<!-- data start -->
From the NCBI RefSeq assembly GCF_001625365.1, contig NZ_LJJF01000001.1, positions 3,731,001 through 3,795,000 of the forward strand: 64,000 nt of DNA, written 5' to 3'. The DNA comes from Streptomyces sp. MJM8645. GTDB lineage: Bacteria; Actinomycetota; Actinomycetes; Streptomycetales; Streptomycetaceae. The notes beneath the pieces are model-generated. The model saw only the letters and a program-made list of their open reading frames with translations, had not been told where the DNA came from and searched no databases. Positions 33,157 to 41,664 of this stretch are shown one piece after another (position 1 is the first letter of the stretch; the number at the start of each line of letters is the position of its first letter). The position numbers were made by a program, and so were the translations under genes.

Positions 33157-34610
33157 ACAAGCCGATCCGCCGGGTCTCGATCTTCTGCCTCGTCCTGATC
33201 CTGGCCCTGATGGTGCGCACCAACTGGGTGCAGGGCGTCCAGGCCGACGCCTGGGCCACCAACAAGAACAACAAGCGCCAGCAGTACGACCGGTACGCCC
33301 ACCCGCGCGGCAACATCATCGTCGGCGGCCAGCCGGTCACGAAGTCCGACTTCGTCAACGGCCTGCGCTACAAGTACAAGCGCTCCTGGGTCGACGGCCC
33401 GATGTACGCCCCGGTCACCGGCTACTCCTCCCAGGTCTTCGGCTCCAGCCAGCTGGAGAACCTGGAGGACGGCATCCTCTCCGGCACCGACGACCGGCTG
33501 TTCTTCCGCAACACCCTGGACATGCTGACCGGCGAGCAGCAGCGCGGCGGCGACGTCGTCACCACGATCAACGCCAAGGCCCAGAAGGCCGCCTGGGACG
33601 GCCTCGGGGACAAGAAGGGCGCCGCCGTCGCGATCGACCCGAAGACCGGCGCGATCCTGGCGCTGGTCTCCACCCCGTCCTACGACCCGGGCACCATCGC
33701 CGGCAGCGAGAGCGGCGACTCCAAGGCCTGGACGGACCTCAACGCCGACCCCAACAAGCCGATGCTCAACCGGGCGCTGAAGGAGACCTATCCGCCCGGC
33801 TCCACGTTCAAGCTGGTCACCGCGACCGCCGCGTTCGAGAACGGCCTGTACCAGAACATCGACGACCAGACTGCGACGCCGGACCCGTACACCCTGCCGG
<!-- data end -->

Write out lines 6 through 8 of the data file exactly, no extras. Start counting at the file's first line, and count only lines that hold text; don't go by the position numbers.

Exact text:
33401 GATGTACGCCCCGGTCACCGGCTACTCCTCCCAGGTCTTCGGCTCCAGCCAGCTGGAGAACCTGGAGGACGGCATCCTCTCCGGCACCGACGACCGGCTG
33501 TTCTTCCGCAACACCCTGGACATGCTGACCGGCGAGCAGCAGCGCGGCGGCGACGTCGTCACCACGATCAACGCCAAGGCCCAGAAGGCCGCCTGGGACG
33601 GCCTCGGGGACAAGAAGGGCGCCGCCGTCGCGATCGACCCGAAGACCGGCGCGATCCTGGCGCTGGTCTCCACCCCGTCCTACGACCCGGGCACCATCGC